Smart Growth: Building on the state's history of smart growth and environmental activism, Smart Growth Vermont and its partner Preservation Trust of Vermont focused their legislative efforts on restoring and maintaining the vitality of existing towns and the long-term utility of the state's agriculatural base. As Smart Growth reports, there were gains, losses, and work left for next year. Highlights include:
- Gains: Lawmakers passed H313 to increase by $100,000 the available annual tax credit for investments in town centers that preserve historic structures and seek to revitalize community centers. The total annual available credit is $1.7 million. Meanwhile, alternative transportation advocates beat back a state proposal to block new construction of bike and pedestrian paths and to eliminate a public board that awards funds for pedestrian infrastructure projects. The program was preserved and, indeed, expanded because of the federal stimulus program.
- A Loss: The state's budget deficit led lawmakers to drastically cut funding for the VT Housing and Conservation Board, which is the state's primary source of funding for affordable housing and the conservation of working farms and forests. Lawmakers did not eliminate the program, however, as the Governor had proposed.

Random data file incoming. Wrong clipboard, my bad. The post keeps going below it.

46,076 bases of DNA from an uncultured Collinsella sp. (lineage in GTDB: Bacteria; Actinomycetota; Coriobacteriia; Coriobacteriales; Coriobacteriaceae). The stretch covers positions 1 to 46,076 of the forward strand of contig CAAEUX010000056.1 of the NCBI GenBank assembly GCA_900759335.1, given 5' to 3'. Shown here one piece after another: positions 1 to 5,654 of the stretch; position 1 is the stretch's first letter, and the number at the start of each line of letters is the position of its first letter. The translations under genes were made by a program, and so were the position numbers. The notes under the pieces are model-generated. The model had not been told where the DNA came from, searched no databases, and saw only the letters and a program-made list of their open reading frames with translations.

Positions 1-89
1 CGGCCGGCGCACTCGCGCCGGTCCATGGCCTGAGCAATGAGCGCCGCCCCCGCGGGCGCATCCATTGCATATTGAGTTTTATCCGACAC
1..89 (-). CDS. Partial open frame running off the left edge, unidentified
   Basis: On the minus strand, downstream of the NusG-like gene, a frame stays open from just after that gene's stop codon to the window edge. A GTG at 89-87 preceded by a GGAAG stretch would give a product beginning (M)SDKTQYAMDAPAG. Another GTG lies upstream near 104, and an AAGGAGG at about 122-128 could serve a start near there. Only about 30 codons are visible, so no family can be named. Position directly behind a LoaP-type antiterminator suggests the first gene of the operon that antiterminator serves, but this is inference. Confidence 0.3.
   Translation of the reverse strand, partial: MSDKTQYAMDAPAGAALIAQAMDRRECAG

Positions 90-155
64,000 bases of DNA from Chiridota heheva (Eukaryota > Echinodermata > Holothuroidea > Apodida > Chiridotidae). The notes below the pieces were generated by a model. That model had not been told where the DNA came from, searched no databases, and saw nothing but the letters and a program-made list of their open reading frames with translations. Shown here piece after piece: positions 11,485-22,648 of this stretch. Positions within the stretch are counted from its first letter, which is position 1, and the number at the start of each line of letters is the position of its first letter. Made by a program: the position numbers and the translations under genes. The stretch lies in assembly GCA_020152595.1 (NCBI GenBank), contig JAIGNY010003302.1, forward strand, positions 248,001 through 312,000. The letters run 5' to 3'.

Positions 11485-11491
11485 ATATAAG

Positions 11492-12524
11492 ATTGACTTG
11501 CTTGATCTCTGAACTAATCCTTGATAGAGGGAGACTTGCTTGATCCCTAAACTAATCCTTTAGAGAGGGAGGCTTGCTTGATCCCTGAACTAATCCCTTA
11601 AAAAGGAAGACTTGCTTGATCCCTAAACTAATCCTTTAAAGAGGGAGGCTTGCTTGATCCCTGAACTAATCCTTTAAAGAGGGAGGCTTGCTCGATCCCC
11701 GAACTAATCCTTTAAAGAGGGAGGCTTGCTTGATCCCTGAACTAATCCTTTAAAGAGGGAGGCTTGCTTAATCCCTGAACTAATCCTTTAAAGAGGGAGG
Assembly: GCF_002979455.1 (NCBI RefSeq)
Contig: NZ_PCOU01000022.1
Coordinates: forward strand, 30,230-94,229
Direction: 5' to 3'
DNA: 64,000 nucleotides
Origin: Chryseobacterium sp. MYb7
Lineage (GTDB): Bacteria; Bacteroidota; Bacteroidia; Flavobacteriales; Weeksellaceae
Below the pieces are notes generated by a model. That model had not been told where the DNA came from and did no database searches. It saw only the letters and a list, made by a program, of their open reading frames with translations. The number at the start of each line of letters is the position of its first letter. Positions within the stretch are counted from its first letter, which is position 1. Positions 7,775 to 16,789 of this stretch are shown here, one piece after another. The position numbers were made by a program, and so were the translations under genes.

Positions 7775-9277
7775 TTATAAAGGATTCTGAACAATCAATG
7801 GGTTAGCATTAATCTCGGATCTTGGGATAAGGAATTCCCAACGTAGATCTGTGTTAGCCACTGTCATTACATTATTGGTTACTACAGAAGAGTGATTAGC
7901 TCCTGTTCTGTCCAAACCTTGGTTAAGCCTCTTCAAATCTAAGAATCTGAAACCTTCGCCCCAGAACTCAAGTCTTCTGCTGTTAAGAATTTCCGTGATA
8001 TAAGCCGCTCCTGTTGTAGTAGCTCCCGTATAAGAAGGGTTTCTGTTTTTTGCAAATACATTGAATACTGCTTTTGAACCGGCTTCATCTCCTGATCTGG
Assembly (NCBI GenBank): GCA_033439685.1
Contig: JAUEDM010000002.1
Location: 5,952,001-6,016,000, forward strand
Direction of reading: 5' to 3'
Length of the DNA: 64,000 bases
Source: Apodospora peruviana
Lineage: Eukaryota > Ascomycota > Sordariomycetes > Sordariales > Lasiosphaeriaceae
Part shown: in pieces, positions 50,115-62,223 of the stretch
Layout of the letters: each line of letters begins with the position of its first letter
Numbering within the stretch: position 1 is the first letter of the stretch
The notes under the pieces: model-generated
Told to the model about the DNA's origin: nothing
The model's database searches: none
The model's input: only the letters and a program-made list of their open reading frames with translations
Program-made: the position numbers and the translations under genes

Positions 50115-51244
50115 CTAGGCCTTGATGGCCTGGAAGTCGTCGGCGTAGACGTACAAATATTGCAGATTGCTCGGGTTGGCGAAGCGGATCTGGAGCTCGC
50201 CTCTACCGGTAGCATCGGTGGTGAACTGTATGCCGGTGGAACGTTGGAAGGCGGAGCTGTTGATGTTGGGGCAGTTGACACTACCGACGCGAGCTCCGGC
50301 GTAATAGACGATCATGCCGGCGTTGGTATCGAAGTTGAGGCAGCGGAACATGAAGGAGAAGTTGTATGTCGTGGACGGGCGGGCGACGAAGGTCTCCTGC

- Wait till next year: S99 and S64 have both been carried over to next year and both aim to improve state anti-sprawl laws and programs. S99 focuses on better regulation of strip development and S64 provides greater guidance to the new Growth Center program to ensure approved projects do not support sprawl.
Environment and Renewable Energy: As the Vermont National Resources Council reports, lawmakers passed a far-reaching energy bill to stimulate renewable energy projects. By passing H446, the Council says Vermont is the first state in the nation to create a state program for the development of small-scale renewable energy products through a standard offer contract. Broadly, the law uses a "standard offer contract" to guarantee a predictable rate paid by Vermont utilities for renewable energy. It authorizes municipalities to help property owners finance renewable energy projects through creation of "clean energy assessment districts" and strengthens standards for energy efficiency in residential and commercial buildings. The bill also expands the Clean Energy Development Fund, which supports VT-based renewable electric energy projects and directs federal stimulus money to the Fund. Other provisions will ease restrictions on residential installation of renewable energy and energy efficiency devices.